Despite this anticipated net loss, cash flows for the company should come in stronger year over year. For instance, management anticipates EBITDA coming in at between $ 500 million and $ 520 million. At the midpoint, that is 16.5% above the $ 437.7 million the company reported for 2021. Though it is lower than what the firm reported in the years between 2017 and 2020. If we use EBITDA minus interest expense as a proxy for operating cash flow, then operating cash flow for the year should be around $ 308 million. This price is the company at a price to operating cash flow multiple of just 1.7. And the EV to EBITDA multiple for the company should be 7.
These are dirt cheap prices. But one thing that investors might point to is that the company does not get to keep all of this cash flow. In fact, for 2022 as a whole, management anticipates spending about $ 275 million on capital expenditures. That’s up from the $ 224.9 million the company spent in 2021. And, unfortunately, that would leave the company with just $ 33 million in excess cash to spend on debt reduction or otherwise returning value to shareholders directly. With net debt of $ 3.0 billion, an increase of $ 42.9 million compared to one quarter earlier and up $ 107.9 million from the end of its 2021 fiscal year, implying a net leverage ratio of 5.95, this is not an ideal scenario. However, investors should view management’s spending plans as an investment into the company’s prospects moving forward.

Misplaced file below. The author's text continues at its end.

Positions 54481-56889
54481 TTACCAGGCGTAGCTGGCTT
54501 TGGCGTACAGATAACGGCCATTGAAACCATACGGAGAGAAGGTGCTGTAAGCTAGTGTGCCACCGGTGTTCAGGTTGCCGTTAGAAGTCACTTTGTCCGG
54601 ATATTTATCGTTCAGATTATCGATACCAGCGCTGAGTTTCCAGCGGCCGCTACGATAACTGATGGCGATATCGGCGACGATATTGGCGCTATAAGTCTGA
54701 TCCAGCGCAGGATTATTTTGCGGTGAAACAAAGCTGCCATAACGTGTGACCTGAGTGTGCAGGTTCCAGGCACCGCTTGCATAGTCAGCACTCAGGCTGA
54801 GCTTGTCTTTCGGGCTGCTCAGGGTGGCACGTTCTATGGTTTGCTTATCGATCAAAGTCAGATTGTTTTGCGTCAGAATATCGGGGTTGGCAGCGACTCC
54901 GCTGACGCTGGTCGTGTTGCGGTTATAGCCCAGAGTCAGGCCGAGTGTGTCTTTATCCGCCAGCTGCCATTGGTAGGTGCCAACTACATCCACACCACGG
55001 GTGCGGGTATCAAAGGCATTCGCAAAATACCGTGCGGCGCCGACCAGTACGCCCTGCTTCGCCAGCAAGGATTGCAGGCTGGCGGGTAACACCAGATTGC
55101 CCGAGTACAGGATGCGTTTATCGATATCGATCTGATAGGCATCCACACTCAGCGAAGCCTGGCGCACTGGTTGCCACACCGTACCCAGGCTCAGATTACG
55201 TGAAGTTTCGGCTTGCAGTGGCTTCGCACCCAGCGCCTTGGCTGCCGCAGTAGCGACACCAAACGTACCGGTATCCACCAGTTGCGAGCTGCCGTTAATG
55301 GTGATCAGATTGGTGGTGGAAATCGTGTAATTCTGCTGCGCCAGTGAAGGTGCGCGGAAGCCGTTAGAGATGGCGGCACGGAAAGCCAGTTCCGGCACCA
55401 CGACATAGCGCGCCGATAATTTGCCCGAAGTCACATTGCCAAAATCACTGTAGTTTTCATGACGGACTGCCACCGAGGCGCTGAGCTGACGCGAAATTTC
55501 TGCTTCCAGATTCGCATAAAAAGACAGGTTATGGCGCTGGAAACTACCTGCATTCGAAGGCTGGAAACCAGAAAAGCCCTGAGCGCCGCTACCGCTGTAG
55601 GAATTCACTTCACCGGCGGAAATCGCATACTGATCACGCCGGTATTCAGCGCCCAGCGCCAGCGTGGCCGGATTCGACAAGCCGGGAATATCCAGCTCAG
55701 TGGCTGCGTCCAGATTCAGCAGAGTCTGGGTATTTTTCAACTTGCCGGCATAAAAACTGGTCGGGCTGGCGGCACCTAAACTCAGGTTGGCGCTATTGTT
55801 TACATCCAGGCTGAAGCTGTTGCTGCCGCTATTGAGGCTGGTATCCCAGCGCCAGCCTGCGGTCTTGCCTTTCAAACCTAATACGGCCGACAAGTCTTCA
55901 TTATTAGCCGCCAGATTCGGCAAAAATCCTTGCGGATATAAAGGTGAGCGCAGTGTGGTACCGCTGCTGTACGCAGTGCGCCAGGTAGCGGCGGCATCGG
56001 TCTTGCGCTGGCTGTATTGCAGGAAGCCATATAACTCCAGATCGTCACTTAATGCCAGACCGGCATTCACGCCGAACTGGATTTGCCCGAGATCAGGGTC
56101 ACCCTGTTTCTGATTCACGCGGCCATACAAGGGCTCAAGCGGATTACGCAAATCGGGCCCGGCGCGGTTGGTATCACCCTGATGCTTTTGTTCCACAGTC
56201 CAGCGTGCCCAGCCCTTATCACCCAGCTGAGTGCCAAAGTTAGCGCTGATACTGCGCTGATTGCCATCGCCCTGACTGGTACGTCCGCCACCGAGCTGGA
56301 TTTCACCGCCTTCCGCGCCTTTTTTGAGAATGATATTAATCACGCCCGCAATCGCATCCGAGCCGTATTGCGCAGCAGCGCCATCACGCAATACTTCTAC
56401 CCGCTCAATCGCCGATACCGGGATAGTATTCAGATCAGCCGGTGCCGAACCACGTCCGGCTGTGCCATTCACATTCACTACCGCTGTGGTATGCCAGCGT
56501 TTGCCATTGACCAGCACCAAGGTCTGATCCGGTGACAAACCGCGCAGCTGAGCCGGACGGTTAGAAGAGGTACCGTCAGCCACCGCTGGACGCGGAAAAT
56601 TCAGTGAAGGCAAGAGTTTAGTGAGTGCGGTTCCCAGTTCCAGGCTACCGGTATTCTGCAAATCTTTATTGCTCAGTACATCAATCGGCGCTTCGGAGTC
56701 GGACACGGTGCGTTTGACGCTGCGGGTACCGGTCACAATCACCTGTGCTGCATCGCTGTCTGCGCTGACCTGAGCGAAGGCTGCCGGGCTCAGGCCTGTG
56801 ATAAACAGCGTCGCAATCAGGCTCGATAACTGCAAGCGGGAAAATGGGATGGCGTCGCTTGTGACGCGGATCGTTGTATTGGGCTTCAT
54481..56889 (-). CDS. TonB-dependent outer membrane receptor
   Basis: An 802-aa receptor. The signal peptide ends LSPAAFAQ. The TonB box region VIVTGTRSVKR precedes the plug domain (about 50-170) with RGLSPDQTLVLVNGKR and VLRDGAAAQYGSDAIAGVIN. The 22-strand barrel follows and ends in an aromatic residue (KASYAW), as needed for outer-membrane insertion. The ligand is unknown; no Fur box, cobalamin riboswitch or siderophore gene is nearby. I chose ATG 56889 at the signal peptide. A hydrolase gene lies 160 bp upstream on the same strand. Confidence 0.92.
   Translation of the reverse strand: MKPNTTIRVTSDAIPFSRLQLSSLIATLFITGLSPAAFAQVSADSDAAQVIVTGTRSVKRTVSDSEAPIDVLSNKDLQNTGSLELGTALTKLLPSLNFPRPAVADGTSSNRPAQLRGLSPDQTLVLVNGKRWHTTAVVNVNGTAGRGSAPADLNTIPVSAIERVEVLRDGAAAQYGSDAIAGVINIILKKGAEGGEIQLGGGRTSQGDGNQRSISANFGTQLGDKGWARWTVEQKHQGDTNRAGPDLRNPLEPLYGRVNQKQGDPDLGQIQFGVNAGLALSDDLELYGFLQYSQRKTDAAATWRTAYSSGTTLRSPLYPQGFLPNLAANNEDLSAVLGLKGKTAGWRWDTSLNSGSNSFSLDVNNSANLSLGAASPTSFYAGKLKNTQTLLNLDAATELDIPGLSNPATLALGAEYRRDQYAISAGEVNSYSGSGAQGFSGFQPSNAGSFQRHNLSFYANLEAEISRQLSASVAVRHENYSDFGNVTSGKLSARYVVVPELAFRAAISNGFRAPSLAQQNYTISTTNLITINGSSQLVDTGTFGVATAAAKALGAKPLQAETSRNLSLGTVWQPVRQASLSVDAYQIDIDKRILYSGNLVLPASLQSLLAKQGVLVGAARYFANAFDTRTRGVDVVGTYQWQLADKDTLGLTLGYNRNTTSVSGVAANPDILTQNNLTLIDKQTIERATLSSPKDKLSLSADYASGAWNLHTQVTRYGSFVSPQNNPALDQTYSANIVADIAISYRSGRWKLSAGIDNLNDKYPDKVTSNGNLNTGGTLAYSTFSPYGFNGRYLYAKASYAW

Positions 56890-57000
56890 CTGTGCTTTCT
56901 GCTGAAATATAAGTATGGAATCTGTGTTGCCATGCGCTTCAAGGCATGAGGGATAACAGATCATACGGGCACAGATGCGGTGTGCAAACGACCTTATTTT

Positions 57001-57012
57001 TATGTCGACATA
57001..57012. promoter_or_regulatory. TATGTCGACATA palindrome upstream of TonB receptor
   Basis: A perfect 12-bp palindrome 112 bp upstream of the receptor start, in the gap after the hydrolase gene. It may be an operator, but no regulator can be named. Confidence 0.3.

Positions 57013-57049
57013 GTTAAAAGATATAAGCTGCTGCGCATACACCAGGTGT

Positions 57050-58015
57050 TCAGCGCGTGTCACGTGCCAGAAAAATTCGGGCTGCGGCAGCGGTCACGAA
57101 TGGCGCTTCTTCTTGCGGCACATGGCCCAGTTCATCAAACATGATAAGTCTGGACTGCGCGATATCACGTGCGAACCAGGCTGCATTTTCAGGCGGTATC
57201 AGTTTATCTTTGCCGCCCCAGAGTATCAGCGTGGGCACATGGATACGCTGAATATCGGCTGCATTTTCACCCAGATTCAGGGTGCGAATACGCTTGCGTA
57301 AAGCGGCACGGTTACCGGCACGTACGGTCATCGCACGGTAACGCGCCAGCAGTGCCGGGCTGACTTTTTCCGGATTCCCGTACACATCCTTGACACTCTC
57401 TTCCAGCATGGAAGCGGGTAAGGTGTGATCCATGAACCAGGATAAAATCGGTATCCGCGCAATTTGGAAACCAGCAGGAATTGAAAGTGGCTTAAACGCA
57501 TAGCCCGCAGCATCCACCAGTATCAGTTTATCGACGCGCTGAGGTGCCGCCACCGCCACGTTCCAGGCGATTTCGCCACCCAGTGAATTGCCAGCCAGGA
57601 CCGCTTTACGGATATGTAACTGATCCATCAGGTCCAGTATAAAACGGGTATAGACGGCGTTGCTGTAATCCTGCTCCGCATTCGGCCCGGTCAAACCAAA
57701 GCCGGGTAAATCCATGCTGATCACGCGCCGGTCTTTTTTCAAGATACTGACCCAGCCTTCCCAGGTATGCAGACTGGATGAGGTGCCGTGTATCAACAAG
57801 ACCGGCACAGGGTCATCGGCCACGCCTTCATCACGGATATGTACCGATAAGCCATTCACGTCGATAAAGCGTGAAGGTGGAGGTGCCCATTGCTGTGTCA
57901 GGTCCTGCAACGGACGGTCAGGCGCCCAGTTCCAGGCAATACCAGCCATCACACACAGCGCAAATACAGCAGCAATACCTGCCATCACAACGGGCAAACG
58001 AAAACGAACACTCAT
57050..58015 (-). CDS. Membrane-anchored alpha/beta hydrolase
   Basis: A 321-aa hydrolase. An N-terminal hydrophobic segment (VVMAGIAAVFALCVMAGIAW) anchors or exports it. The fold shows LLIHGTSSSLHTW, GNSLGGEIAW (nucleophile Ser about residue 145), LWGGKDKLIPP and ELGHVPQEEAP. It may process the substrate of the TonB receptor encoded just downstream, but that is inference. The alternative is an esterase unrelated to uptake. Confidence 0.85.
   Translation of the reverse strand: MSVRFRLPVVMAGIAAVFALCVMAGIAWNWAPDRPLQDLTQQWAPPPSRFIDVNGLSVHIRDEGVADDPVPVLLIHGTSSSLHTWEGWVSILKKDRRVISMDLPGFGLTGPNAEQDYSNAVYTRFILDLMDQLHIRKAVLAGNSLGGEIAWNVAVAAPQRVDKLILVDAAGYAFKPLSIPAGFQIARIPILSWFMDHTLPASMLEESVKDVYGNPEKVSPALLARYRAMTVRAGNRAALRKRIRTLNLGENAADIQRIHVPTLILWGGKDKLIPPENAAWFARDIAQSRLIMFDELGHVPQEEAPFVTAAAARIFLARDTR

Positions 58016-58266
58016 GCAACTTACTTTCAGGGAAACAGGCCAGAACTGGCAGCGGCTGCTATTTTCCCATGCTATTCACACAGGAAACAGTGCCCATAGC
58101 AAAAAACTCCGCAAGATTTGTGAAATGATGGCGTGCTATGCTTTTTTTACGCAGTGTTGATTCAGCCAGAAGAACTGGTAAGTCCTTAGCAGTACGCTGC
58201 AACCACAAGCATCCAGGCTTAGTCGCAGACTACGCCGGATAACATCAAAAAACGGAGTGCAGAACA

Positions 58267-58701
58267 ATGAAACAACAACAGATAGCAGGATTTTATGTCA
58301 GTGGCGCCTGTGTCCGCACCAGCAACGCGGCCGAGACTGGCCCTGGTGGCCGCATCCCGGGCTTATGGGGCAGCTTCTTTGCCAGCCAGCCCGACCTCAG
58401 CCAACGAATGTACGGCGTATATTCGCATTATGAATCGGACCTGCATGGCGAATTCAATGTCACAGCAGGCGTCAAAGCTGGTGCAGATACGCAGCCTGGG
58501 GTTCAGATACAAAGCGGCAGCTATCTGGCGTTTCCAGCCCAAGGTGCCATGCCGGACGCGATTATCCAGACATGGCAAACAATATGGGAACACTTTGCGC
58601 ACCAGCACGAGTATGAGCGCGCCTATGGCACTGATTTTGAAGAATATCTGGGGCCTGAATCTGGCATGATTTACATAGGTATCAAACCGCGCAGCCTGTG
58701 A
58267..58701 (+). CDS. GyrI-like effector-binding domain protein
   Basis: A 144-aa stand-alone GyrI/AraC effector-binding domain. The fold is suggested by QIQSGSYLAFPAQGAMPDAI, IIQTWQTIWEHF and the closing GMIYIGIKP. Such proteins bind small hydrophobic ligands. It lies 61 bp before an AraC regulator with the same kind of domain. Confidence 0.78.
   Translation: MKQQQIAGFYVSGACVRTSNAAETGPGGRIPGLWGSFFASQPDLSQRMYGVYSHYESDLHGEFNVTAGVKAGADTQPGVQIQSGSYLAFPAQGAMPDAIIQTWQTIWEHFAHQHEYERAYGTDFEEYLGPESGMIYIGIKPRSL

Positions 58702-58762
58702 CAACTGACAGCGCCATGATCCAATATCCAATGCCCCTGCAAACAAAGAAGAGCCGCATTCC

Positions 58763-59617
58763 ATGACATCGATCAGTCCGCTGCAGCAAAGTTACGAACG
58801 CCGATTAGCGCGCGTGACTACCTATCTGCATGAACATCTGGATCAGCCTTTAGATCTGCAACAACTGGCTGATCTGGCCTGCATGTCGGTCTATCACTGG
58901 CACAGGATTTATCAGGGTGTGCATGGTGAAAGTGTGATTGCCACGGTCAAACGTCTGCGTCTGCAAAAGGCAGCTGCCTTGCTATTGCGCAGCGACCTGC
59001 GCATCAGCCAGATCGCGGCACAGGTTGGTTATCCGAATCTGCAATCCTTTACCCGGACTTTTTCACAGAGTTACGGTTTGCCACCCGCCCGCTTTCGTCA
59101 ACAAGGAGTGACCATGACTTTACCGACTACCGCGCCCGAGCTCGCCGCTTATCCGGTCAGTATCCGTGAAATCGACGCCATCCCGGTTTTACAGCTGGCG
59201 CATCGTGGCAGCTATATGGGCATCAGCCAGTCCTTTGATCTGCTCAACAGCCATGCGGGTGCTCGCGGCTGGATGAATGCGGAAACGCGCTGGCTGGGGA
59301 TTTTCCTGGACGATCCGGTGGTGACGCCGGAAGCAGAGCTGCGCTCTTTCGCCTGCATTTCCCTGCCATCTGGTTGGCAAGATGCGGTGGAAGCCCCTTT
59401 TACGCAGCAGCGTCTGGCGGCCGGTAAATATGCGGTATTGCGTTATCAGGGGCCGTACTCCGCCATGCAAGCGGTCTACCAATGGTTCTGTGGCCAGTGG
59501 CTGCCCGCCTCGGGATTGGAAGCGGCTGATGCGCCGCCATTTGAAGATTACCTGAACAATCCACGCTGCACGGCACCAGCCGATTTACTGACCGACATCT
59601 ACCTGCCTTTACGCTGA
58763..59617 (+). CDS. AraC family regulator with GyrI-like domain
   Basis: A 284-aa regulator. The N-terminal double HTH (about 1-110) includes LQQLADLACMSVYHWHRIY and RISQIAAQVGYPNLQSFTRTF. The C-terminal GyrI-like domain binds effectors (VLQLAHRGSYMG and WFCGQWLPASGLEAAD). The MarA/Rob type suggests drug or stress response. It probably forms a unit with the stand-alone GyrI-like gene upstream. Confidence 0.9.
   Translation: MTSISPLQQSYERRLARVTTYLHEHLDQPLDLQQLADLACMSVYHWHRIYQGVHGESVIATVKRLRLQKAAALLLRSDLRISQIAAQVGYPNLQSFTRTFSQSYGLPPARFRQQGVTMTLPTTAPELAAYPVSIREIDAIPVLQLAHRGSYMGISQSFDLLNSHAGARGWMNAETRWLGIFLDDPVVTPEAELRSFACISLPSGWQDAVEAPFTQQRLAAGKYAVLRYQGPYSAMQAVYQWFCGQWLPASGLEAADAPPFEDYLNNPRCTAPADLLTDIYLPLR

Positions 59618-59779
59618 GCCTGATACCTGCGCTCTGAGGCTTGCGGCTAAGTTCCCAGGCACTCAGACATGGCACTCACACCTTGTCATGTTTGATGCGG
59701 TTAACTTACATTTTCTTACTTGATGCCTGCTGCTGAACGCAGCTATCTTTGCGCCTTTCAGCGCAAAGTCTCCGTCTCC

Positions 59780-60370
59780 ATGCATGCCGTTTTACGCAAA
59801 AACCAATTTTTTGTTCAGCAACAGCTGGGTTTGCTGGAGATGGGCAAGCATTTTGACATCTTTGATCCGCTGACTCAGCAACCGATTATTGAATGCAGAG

Because it’s not required, Rite Aid does not report what its maintenance capital expenditures are. Maintenance capital expenditures or a measure of how much the company needs to spend in order to keep operations running as they have been. But we do have some other information about capital expenditures. Of the $ 224.9 million spent on it in 2021, $ 97.7 million was allocated to new store construction, store relocation, and store remodeling projects. Realistically speaking, the store relocation and store remodeling spending should be considered a maintenance capital expenditure item, while the new store construction spending should be growth-oriented in nature. But the company does not split the data up in that way.
We also know that $ 97.5 million of spending was dedicated to technology enhancements, improvements to distribution centers, and other corporate requirements. While the other corporate requirements category may include some maintenance spending items, it’s likely that this part of capital expenditures is focused on improving the company’s existing business. And the final $ 29.8 million in spending last year was dedicated to purchasing prescription files from other retail pharmacies. This is spending dedicated entirely to growth. What’s more, this kind of spending has been within a fairly narrow range across all three categories for at least the past three years. This stability gives confidence in saying that overall capital expenditures made by the company are probably focused more on growing and improving the company than on keeping operations maintained. And as a result, investors should view much of this spending as voluntary, meaning that the business could reallocate cash flow to paying down debt if it so desired.
At this point in time, Rite Aid makes for an interesting prospect for investors. Do not get me wrong. The company is clearly a risky prospect that could result in significant losses. But it is also priced low enough that continued improvement could lead to meaningful upside for long-term investors. The biggest problem for the company right now is net leverage. But given the nature of cash flows and how cash is spent, I believe the company could reallocate this capital to pay down debt if it needed to. So while investors should never get complacent if they do decide to buy into the business, I do think that, for a diligent bargain buyer, this could make for a good play moving forward.